You’ve got to keep your dignity intact

I used to see a therapist — each week for a few months. Over the course of our sessions, we agreed I most likely suffer from something called Cyclothymia. The purpose of the meetings wasn’t a diagnosis, but it was a good way to summarize what I was dealing with.

If depression is a freight train from out of nowhere, that visits occasionally to level you for days or weeks at a time, cyclothymia is The Little Engine That Says You Can’t. Not powerful, but persistent.

When I read that Robin Williams had committed suicide, I got it. Instantly. I’m not saying he had cyclothymia — his history shows it was much more severe than that — but dealing with mental illness personally was why I wasn’t surprised that someone who was so funny, who made so many others laugh, could be so depressed.

Just because someone is funny, doesn’t mean they’re happy. The opposite of depressed isn’t happy. The opposite of depressed is not depressed. Even words like fulfilled or complete are more accurate antonyms than happy. Funny depressed people don’t try to make others laugh in order to cheer themselves up; they want others to laugh so they can escape being depressed — sometimes just for that moment. For the depressed person, that may be the only time they get to smile.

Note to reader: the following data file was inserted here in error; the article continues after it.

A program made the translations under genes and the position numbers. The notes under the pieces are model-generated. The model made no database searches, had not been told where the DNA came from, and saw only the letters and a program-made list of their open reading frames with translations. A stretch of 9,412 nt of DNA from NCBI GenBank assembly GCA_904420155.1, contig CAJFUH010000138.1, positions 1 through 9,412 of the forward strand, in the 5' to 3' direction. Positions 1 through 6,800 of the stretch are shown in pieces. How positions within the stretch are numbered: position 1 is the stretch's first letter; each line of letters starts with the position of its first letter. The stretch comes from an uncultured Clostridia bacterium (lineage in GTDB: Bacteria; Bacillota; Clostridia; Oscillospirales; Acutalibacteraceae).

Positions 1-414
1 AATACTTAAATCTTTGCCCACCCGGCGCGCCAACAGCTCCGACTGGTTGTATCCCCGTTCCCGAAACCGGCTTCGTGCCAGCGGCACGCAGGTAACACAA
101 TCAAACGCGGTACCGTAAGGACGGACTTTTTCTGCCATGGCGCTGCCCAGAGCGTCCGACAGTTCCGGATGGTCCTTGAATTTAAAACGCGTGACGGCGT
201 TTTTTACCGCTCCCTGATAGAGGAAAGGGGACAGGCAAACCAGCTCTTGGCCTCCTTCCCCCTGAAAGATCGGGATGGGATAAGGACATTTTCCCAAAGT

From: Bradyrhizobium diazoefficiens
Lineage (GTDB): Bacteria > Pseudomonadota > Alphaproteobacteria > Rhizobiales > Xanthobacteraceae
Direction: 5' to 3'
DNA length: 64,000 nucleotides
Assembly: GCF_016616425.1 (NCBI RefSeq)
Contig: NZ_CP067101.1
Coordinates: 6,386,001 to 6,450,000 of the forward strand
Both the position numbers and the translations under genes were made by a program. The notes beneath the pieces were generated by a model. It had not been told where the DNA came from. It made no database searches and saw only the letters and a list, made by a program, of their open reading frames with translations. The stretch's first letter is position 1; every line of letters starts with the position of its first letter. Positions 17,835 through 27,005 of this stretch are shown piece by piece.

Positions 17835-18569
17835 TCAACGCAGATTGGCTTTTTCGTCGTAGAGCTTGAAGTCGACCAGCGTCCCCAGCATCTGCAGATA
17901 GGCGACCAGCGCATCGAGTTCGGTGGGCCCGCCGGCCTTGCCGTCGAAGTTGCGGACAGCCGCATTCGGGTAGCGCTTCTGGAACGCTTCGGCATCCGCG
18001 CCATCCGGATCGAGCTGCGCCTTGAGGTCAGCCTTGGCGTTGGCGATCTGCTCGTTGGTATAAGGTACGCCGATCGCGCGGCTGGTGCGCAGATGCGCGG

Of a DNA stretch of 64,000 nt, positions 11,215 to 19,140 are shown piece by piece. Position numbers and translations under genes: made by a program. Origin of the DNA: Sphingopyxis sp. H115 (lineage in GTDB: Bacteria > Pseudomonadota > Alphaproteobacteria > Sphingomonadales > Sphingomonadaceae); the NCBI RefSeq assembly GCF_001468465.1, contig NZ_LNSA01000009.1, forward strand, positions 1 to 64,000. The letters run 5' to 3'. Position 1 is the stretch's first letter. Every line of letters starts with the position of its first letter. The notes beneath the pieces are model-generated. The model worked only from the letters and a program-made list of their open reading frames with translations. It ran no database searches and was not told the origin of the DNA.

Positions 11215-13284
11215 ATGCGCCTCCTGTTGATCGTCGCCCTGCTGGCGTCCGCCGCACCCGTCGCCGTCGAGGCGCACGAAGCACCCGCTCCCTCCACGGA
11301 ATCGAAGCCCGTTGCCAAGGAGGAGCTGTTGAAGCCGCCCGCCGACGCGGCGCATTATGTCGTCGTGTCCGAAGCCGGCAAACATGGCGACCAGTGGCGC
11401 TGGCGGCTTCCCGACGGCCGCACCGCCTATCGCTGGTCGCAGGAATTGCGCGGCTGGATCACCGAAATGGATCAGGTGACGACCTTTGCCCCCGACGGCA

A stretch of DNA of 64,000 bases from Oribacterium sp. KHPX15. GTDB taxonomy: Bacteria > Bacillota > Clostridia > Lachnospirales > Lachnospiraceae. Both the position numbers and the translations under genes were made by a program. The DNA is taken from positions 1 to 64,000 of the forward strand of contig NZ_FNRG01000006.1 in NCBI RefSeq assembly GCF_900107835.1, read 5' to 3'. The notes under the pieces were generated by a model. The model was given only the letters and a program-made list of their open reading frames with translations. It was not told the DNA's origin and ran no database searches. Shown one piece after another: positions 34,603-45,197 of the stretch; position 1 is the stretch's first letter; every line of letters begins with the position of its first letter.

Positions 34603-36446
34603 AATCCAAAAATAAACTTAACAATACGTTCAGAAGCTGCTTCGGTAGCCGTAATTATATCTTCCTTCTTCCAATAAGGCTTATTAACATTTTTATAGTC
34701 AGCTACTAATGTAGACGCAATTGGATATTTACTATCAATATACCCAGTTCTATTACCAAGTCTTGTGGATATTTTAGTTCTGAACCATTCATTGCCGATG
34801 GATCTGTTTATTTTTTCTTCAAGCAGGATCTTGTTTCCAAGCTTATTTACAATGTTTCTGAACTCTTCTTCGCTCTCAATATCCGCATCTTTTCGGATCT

I know it’s been referenced enough in the past few days, but this “joke” told in (but not invented for) the 2009 film Watchmen is sharply accurate:

Man goes to doctor. Says he’s depressed. Says life is harsh and cruel. Says he feels all alone in a threatening world. Doctor says, “Treatment is simple. The great clown Pagliacci is in town tonight. Go see him. That should pick you up.” Man bursts into tears. Says, “But doctor, I am Pagliacci.” Good joke. Everybody laugh. Roll on snare drum. Curtains.

I don’t bring all this up for sympathy. As Rainbow Randolph said, you’ve got to keep your dignity intact. But I do bring it all up for awareness. Depression — from melancholy to crippling — is among us, even in the last places we’d think. There are lots of resources out there for those who suffer and for friends of those who suffer, so I won’t repeat them here; but be aware of the people around you.

Things aren’t always as they seem.

For instance, that old woman may actually be your ex-husband pretending to be a nanny so he can stay close to his kids.